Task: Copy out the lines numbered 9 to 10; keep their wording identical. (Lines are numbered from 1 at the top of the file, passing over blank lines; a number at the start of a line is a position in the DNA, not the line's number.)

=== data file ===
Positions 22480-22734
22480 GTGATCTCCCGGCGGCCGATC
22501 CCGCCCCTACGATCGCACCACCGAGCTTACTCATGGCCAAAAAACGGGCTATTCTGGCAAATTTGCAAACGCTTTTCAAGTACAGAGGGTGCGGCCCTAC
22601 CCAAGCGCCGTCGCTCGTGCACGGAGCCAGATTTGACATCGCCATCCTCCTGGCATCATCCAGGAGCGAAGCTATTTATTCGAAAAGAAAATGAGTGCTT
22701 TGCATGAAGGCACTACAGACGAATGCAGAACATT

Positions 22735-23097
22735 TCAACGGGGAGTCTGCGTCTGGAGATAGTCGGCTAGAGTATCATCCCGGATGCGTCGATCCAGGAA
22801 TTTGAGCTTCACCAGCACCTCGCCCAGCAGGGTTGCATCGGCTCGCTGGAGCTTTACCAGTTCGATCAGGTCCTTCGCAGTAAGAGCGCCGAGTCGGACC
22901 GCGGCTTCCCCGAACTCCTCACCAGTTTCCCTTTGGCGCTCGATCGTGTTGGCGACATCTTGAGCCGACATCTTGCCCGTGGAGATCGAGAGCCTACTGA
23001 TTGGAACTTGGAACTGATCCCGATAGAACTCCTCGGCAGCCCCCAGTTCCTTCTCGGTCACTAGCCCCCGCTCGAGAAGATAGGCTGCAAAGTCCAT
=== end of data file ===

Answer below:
22901 GCGGCTTCCCCGAACTCCTCACCAGTTTCCCTTTGGCGCTCGATCGTGTTGGCGACATCTTGAGCCGACATCTTGCCCGTGGAGATCGAGAGCCTACTGA
23001 TTGGAACTTGGAACTGATCCCGATAGAACTCCTCGGCAGCCCCCAGTTCCTTCTCGGTCACTAGCCCCCGCTCGAGAAGATAGGCTGCAAAGTCCAT